So, if he lets his political views come out too much, he not only alienates a lot of viewers, but loses credibiity with even more, like my daughter who thinks of him as fairly unbiased, but very funny - funnier than I do, but then, there is a 40 year gap between us in age.

Bruce Hayden said...

Lindsey has a point. There is a big difference between equating homosexuality to man and dog, and pointing out the potential of a slippery slope.

None other than Mr. Slippery Slope himself, Eugene Volokh, has made a similar point about gay marriage - that if gay marriage is approved by the courts on the basis of privacy, etc., how can courts then deny polygamous marriage, pedophelia, or even marriage to a pet? Indeed, polygamous marriage has much stronger traditional support, showing up in both the Old and the New Testiment, as well as being legal today in Islam (where men are limited apparently to 4 wives, but unlimited concubines).

Of course, Eugene is not in favor of polygamy, pedophelia, or even marriage to pets. At least I don't think he is. In fact, I think that he is actually in favor of Gay Unions and somewhat ambivalent on Gay Marriage. But his legal concerns are real, and, I suspect, so are Rick Santorum's.

Elizabeth said...

Not the slippery slope again. Saying legalizing gay marriage will open the door to "man on dog" is pretty much a comparison, in basic English. The point is to say this thing is enough like this other thing that we should worry about allowing it.

We allow alcohol and tobacco sales without allowing heroin sales. We set age limits for marriage, drinking, making contracts, and other activities. We can legalize gay marriage without allowing people to marry their dogs. And since dogs can't say "I do" I think we're pretty safe in saying they won't meet the criteria for consent, either in marriage or in sex.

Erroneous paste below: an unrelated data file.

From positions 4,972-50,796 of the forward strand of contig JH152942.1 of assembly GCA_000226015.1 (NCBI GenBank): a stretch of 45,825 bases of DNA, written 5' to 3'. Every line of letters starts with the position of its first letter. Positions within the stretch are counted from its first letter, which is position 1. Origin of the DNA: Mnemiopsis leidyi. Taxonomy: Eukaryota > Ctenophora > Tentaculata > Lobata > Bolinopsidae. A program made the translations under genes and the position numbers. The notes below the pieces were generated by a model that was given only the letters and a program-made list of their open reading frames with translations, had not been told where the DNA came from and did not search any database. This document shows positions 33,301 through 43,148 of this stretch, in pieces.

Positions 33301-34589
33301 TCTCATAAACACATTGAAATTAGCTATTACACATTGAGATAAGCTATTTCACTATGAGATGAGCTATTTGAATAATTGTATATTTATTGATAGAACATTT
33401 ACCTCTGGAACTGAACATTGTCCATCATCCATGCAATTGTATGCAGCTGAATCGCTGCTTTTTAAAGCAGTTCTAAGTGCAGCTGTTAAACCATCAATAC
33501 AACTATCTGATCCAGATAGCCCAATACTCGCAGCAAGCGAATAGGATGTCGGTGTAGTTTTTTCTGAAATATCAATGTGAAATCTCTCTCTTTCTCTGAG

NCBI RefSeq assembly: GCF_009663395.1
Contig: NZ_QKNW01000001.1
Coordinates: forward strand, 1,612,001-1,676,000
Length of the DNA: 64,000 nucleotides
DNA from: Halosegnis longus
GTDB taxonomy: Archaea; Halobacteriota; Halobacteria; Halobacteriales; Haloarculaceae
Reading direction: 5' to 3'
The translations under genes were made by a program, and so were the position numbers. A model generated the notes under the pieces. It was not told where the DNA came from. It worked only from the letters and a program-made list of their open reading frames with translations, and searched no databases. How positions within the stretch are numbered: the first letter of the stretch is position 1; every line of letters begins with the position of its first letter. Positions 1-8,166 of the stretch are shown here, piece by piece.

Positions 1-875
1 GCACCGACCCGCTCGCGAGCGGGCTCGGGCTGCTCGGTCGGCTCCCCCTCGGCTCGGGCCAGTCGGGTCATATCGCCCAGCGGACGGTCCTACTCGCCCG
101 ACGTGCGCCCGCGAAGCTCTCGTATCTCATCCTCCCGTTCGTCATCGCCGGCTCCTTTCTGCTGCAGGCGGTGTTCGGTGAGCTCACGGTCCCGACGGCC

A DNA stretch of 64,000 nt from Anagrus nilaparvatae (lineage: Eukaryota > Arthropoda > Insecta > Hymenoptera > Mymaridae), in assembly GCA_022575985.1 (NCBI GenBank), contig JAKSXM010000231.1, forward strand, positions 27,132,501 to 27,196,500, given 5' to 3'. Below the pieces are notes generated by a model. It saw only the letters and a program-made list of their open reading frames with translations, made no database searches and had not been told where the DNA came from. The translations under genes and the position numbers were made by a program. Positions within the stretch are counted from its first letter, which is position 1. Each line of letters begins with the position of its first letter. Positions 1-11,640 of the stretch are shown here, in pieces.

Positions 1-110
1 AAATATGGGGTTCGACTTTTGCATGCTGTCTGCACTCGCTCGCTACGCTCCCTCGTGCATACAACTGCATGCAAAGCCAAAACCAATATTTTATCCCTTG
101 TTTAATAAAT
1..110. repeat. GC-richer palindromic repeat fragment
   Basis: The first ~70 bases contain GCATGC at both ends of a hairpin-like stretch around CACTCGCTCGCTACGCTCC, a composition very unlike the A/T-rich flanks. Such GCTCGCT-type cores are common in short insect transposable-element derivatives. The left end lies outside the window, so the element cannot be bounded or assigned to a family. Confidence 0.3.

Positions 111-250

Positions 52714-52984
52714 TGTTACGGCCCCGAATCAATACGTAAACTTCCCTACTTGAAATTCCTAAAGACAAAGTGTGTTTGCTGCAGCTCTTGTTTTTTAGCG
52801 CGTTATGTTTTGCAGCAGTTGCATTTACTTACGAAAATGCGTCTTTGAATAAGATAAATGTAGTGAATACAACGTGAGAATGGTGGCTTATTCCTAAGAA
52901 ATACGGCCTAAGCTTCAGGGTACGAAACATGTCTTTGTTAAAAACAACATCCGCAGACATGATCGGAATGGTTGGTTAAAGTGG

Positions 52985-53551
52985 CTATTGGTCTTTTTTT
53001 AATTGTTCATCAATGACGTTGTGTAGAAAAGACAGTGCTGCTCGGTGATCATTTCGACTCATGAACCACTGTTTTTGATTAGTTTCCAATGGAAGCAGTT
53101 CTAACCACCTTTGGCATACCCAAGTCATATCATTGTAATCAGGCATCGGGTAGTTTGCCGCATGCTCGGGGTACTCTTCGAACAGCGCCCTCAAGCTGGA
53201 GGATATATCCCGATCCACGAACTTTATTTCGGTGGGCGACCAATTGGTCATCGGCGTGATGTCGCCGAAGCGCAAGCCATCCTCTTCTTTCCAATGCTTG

katiebakes said...

I was happy to come home from work and see this post ... last night I checked Althouse post-DS hoping for some thoughts on the show!

Here's my take. When Stewart finally just shook his head in what seemed to be genuine amazement and remarked that the two men were simply hitting an ideological wall that could not be bridged (ideological river that could not be bridged? ideological wall that could not be climbed? They all sound stupid, but continuing on...) I was both impressed and relieved.

Impressed because I felt the same way, but relieved because it meant that Stewart's tedious harping on the same point over and over was coming to an end. I appreciated the attempt to reason with Santorum, but I thought he devoted way too much time to a round-and-round-we-go argument.

(That all being said, last night was one of the few times I've caught the DS, and with the cable guy -- fingers crossed -- coming on Thursday I am going to become a regular viewer, I think. The Lance Armstrong "Quitter!" segment had me giggling, and Stewart's face after showing Kerry speak about Lance was priceless.

katiebakes said...

I was happy to come home from work and see this post ... last night I checked Althouse post-DS hoping for some thoughts on the show!

Here's my take. When Stewart finally just shook his head in what seemed to be genuine amazement and remarked that the two men were simply hitting an ideological wall that could not be bridged (ideological river that could not be bridged? ideological wall that could not be climbed? They all sound stupid, but continuing on...) I was both impressed and relieved.

Impressed because I felt the same way, but relieved because it meant that Stewart's tedious harping on the same point over and over was coming to an end. I appreciated the attempt to reason with Santorum, but I thought he devoted way too much time to a round-and-round-we-go argument.

(That all being said, last night was one of the few times I've caught the DS, and with the cable guy -- fingers crossed -- coming on Thursday I am going to become a regular viewer, I think. The Lance Armstrong "Quitter!" segment had me giggling, and Stewart's face after showing Kerry speak about Lance was priceless.

Irene Done said...